The full 211 letters, stretching to 1,200 pages, were uploaded online but then unavailable due to the National Archives website crashing.

Before the full release, director general of the archives, David Fricker, presented a quick briefing of some of the key letters. Historians, including Prof Jenny Hocking, have long-argued that the letters may shed light on the Queen’s prior knowledge of Kerr’s decision in 1975 to dismiss Gough Whitlam as prime minister.

The media scrum as Sir John Kerr's secretary David Smith proclaims Gough Whitlam's sacking_11thNovemer-1975.

The media scrum as Sir John Kerr's secretary David Smith proclaims Gough Whitlam's sacking


Queen Elizabeth II and Australian governor general Sir John Kerr in 1977.

The Australian high court has ruled the ‘palace letters’ referring to the dismissal of the Whitlam government in 1975 are public records

Authors Introduction Note:

Stavros was told the following by two ASIO/CIA/MI6.Five Eyes Insiders:

  1. In 1975 the US Government/ASIO/CIA/MI6/Five Eyes hatched and carried out a clandestine and illegal plan to derail the Whitlam Labor Government of Australia and have Gough Whitlam, removed as Prime Minister, and have him replaced by a CIA backed Asset, Malcom Fraser, as the new Conservative Liberal Prime Minister of Australia. Stavros was told by an one of the original founders of ASIO and the Commonwealth Police of Australia (now known as the Australian Federal Police) that the US Government/ASIO/CIA/MI6/Five Eyes had to get immediately do whatever was necessary to remove Gough Whitlam, and the Australian Labor Party from office before their destroy Australia and turn it into a communist country.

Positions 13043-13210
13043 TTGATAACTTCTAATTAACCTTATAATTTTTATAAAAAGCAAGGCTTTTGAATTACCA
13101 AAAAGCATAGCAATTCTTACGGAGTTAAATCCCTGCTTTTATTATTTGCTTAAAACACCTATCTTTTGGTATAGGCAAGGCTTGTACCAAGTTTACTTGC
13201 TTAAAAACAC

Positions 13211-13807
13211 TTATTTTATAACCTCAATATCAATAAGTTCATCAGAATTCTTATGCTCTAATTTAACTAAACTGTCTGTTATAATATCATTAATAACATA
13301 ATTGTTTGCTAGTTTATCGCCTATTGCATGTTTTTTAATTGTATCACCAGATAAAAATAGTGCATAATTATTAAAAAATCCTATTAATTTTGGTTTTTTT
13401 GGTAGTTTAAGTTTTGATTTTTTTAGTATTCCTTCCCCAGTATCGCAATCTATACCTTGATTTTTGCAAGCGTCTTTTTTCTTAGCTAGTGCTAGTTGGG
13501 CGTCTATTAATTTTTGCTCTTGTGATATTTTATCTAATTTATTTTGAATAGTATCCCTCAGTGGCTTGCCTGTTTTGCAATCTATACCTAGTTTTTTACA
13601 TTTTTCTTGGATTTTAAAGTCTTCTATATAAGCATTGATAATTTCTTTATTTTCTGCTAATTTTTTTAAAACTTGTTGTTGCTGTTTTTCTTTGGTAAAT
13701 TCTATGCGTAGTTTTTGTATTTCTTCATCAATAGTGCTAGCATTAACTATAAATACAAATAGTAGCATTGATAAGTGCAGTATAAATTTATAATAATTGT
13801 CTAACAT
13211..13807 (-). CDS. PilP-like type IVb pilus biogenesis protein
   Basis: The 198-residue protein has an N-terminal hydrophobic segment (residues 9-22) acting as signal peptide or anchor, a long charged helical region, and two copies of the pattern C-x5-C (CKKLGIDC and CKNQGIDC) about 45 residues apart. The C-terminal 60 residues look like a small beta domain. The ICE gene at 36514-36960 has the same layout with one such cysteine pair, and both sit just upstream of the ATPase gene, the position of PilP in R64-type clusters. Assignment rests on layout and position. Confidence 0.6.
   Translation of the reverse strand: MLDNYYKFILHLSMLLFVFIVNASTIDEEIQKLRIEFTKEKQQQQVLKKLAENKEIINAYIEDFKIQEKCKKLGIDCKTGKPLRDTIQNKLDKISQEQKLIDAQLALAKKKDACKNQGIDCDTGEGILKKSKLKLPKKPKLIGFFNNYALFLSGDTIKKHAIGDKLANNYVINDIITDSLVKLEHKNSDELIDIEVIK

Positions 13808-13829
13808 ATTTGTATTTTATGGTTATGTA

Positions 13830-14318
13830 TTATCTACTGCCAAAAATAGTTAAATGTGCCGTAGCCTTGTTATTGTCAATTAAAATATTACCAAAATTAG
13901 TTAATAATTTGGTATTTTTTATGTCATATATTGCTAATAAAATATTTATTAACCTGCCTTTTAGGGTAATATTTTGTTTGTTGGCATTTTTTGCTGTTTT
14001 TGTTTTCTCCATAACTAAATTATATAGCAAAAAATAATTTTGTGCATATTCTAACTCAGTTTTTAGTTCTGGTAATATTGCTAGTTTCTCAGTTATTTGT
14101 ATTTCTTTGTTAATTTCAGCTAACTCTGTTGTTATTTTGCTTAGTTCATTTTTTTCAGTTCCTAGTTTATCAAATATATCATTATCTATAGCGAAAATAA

2. Hungarian Mafia member Bel Csidei spent time in prison for billionaire Sir Peter Abeles, who was a CIA/MI6 Asset, whose job was to launder billions of dollars of illegal drug proceeds and use these funds to pay politicians, unions, the media. the judiciary and other members of the legal system, criminals, and who else was necessary to make sure the US Government its Central Intelligence Agency and the Ruling Elite behind the scenes who control the US Government its Central  Intelligence Agency, to kept complete control of Australian politics, media, legal system, society in general for their own short and long term aims